Hamiltonian Path................................................................................................................................. 75

EXAMPLES .............................................................................................................................. 77
Example 1 ............................................................................................................................................ 77
Example 2 ............................................................................................................................................ 78
Example 3 ............................................................................................................................................ 78

Example 4 ............................................................................................................................................ 79
Example 5 ............................................................................................................................................ 79
Example 6 ............................................................................................................................................ 80

vi

GRAPH THEORY INTRODUCTION

In the domain of mathematics and computer science, graph theory is the study of
graphs that concerns with the relationship among edges and vertices. It is a
popular subject having its applications in computer science, information
technology, biosciences, mathematics, and linguistics to name a few. Without
further ado, let us start with defining a graph.

What is a Graph?
A graph is a pictorial representation of a set of objects where some pairs of objects
are connected by links. The interconnected objects are represented by points
termed as vertices, and the links that connect the vertices are called edges.
Formally, a graph is a pair of sets (V, E), where V is the set of vertices and E is
the set of edges, connecting the pairs of vertices. Take a look at the following
graph:

In the above graph,


V = {a, b, c, d, e}
E = {ab, ac, bd, cd, de}

Applications of Graph Theory


Graph theory has its applications in diverse fields of engineering:

Electrical Engineering The concepts of graph theory is used extensively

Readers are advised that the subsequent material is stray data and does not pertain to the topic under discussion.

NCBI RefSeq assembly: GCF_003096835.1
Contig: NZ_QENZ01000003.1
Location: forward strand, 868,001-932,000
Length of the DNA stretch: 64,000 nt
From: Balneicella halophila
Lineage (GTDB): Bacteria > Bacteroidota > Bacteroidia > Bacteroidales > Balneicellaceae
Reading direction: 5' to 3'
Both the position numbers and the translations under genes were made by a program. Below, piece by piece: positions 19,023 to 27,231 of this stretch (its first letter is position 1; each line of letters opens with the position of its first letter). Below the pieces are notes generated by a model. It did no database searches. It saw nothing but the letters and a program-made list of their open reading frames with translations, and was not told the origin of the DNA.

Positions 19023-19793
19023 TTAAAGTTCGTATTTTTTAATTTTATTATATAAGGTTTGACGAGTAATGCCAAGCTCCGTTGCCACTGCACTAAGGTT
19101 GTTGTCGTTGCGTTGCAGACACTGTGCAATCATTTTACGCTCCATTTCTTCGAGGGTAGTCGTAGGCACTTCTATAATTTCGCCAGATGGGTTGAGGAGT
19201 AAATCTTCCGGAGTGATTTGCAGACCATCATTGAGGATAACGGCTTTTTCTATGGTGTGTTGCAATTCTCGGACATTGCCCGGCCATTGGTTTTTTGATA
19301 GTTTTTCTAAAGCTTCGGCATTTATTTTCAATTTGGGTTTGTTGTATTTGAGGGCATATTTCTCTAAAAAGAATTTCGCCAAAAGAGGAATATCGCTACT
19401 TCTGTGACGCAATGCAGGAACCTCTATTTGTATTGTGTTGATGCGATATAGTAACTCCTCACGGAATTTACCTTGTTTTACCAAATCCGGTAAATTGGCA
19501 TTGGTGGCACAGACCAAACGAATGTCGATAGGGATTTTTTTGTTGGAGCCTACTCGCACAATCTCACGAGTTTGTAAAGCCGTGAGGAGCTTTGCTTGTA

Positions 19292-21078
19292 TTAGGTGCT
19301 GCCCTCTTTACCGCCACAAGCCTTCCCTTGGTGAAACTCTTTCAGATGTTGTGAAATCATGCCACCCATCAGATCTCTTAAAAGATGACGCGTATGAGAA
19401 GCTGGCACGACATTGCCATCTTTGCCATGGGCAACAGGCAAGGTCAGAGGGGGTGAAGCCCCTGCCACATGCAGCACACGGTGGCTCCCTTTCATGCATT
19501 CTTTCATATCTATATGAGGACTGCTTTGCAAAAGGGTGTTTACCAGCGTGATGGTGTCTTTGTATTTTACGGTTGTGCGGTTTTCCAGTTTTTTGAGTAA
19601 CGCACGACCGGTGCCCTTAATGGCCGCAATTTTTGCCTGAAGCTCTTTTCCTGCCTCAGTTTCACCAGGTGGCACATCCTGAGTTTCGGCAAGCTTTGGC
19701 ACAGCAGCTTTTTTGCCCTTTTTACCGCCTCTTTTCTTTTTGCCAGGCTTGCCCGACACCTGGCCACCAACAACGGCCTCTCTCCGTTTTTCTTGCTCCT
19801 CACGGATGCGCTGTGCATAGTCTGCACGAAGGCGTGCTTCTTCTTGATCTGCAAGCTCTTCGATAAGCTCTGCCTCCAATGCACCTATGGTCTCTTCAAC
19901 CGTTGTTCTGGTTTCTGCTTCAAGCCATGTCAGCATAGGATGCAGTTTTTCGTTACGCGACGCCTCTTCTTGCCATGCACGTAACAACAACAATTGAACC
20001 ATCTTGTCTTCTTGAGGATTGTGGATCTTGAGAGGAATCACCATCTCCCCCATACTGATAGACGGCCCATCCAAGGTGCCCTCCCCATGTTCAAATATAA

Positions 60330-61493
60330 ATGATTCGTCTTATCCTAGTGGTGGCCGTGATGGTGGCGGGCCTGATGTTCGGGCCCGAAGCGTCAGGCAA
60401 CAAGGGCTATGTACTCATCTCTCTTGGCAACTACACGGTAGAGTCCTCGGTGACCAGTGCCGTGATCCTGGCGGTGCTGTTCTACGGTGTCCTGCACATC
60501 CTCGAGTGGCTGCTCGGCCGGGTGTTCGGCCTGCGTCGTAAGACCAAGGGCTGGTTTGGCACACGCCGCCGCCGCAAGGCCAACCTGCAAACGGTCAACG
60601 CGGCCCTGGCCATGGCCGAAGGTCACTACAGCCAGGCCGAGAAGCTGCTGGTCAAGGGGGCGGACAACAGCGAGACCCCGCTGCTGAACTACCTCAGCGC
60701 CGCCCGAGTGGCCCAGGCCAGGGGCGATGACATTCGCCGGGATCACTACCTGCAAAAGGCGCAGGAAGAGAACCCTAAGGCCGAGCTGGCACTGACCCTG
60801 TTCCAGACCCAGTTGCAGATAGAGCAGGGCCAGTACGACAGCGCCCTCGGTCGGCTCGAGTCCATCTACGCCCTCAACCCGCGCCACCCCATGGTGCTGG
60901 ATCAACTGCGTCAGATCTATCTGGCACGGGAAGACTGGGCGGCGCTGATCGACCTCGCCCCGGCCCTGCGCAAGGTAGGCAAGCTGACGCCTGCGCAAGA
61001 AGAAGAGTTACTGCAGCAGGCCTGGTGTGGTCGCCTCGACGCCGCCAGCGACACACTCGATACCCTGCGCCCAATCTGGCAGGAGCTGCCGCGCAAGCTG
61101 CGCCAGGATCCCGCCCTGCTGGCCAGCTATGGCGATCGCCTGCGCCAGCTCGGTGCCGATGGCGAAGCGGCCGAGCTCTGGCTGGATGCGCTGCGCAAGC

in designing circuit connections. The types or organization of connections
are named as topologies. Some examples for topologies are star, bridge,
series, and parallel topologies.

Computer Science Graph theory is used for the study of algorithms. For
example,
o

Kruskal's Algorithm

Prim's Algorithm
1

Dijkstra's Algorithm

Computer Network The relationships among interconnected computers


in the network follows the principles of graph theory.

Science The molecular structure and chemical structure of a substance,


the DNA structure of an organism, etc., are represented by graphs.

Linguistics The parsing tree of a language and grammar of a language


uses graphs.

General Routes between the cities can be represented using graphs.


Depicting hierarchical ordered information such as family tree can be used
as a special type of graph called tree.

GRAPH THEORY FUNDAMENTALS

A graph is a diagram of points and lines connected to the points. It has at least
one line joining a set of two vertices with no vertex connecting itself. The concept
of graphs in graph theory stands up on some basic terms such as point, line,
vertex, edge, degree of vertices, properties of graphs, etc. Here, in this chapter,
we will cover these fundamentals of graph theory.

Point
A point is a particular position in a one-dimensional, two-dimensional, or threedimensional space. For better understanding, a point can be denoted by an
alphabet. It can be represented with a dot.

Example

Here, the dot is a point named a.

Line
A Line is a connection between two points. It can be represented with a solid line.

Example
a

Here, a and b are the points. The link between these two points is called a line.

Vertex
A vertex is a point where multiple lines meet. It is also called a node. Similar to